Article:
Mary Straus is the owner of DogAware.com. Straus and her Norwich Terrier, Ella, live in the San Francisco Bay Area.

Comments (3)

I think stopping my probiotics led to my dog's death.

He was a 9.5 year old basset hound mix and had experienced GI problems off and on for a number of years. This last year he was on and off probiotics as well as prednisone (we were continually trying to taper down his dosing but I never could get it below 5mg every-other-day without a diarrhea flare up), acid controller, and generic zrytec. Both veterinarians that had seen him either suspected IBD or IBS but I never really knew what that entailed besides the diet, dietary, and medicinal regimen he had been put on. He also had started low-fat I/D dog food in July as well. In September, he seemed to be doing better so I decided to remove the probiotics from his diet. By September 30th, his diarrhea had returned. I immediately restarted him on the probiotics, upped his prednisone to 10mg every day, gave him immodium, and put him on a chicken and rice diet. He seemed to be improving slowly, but he was having mucous in his stool. About 10 days after his initial return of diarrhea he came to be at 2am whining and in pain. We went to the emergency vet and realized he was dehydrated but his xrays were clear and nothing could be found on an external examination. I asked if he could come home with me because he hated to be kenneled. We returned for a follow-up mid-day Saturday and they started seeing fluid on his lungs and suspected cancer and suggested an abdominal ultrasound. 3am Sunday morning, he was still in pain and the veterinarian gave him another shot of hydromorphone. 7am Sunday he was in respiratory distress and we returned to the veterinarian. At that point they diagnosed him with pyothorax and began draining fluid from his pleural cavity and again suspected cancer. When he was stabilized they did an ultrasound and saw nothing. Monday at 2am I received a phone call he had gone into cardiac arrest when he was returned to the kennel. They saved him but he couldn't see all day. They kept him on oxygen for most of the day. I got it out of one of the veterinary technicians that he had gone septic. Tuesday at 3am I received a call he had, once again, gone into cardiac arrest when he was taken out to go to the bathroom and passed away before we made it there.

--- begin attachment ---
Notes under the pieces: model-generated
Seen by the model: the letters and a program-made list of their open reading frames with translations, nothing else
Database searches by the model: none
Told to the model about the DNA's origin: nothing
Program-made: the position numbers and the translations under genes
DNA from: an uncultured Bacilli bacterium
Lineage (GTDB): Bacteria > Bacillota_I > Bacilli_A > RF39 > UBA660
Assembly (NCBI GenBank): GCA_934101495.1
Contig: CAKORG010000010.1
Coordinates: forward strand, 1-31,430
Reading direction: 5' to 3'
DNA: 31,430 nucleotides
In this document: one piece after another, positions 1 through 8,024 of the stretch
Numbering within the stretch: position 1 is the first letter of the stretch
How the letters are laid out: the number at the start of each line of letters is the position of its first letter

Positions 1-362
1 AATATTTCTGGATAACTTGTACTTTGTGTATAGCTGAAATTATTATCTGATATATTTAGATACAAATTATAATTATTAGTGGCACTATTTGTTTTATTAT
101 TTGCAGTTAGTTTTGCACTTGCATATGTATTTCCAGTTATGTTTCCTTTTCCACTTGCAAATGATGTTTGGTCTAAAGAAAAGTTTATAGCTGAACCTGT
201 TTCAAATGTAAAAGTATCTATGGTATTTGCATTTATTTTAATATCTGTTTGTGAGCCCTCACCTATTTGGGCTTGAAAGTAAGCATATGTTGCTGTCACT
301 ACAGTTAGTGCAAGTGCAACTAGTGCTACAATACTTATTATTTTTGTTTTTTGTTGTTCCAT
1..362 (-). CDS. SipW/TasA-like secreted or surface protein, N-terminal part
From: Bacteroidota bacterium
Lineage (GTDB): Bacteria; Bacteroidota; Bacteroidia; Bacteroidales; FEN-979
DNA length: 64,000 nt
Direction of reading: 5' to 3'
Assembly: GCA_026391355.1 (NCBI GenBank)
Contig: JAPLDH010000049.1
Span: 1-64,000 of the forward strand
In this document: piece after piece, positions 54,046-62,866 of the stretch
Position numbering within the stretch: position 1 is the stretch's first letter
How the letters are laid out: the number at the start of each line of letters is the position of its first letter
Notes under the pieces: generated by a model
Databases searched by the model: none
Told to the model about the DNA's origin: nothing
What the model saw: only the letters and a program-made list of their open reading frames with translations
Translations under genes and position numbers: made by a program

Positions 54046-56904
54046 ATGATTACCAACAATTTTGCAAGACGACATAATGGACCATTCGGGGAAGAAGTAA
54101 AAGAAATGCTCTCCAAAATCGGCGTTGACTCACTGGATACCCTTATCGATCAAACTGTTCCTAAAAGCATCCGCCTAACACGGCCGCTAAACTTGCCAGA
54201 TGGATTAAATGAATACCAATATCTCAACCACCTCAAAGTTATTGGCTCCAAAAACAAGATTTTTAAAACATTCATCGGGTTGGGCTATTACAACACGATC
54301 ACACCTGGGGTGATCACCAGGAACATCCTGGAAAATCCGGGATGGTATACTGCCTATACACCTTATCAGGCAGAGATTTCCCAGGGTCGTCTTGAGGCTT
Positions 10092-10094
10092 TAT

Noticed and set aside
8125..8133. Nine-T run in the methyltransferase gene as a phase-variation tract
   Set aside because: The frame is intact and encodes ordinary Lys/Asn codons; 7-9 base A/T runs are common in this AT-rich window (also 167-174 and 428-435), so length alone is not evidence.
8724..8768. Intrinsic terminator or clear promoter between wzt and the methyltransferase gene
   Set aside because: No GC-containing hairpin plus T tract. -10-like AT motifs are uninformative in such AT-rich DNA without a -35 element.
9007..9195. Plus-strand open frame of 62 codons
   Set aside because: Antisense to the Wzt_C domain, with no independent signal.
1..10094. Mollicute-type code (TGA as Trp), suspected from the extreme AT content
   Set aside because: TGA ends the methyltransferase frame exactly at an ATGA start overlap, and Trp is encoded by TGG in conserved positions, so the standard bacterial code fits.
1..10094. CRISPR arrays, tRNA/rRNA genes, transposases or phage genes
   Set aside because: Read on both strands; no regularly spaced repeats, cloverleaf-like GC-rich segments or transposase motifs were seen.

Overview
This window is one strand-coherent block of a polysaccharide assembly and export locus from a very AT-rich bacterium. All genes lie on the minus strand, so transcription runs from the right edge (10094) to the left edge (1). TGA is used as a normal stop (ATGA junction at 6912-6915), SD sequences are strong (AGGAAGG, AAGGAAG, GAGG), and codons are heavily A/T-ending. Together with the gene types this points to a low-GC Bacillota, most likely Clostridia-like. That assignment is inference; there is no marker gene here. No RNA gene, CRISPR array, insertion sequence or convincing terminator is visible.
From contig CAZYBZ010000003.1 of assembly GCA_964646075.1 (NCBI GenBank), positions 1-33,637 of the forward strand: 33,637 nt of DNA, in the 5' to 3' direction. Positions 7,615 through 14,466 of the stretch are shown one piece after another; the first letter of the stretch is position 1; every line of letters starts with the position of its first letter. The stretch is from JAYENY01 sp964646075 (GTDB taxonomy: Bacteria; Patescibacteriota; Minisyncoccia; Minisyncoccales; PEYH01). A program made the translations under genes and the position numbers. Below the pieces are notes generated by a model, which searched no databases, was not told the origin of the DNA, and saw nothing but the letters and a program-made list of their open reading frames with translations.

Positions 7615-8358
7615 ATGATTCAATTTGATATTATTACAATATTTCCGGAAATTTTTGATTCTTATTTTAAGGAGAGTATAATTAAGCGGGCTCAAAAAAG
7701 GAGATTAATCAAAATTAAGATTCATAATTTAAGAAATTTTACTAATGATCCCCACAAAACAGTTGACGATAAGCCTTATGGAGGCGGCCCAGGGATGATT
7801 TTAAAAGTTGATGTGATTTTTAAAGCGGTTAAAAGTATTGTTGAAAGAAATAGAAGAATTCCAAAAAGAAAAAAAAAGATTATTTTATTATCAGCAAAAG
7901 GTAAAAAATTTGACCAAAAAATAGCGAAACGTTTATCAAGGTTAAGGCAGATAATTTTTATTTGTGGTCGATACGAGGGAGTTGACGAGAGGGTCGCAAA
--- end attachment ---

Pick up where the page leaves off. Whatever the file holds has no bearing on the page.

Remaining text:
What happened to him? Did removing the probiotics lead to such terrible gastric upset that it killed him? What could have led to such a quick death? What happened to him that he couldn't be saved?

Posted by: bozobarr | November 18, 2013 3:41 PM    Report this comment

Yes, pregnant dogs can take probiotics and especially, they are great for puppies. The GI track is sterile at birth and supporting the gut ensures great health through adulthood. I agree the Nusentia brand, noted above, is a top notch probiotic supplement and we've used Probiotic Miracle for years.

One should note that salmonella does not operate the same in dogs as it does in humans. The problem with this subject is that people don't realize that probiotic strains are HOST-SPECIFIC. Most of the brands use human research and apply it for dogs in their formulas, that's a problem.

The bottom line is that probiotics are great for dogs and should be provided as wellness supplements, but especially when their health is compromised for fast recovery. There is dog-specific research about it, but most importantly, there are real stories from real dog owners. There is no PLACEBO effect in a dog, the probiotic will work or they won't. Our experience is that probiotics work and they are VITAL for good health in dogs.

Posted by: firstlady | May 11, 2013 1:12 PM    Report this comment

Wondering if pregnant dogs can take probiotics-I'm assuming yes.?? Thanks

Posted by: Helen J | December 8, 2012 7:01 PM    Report this comment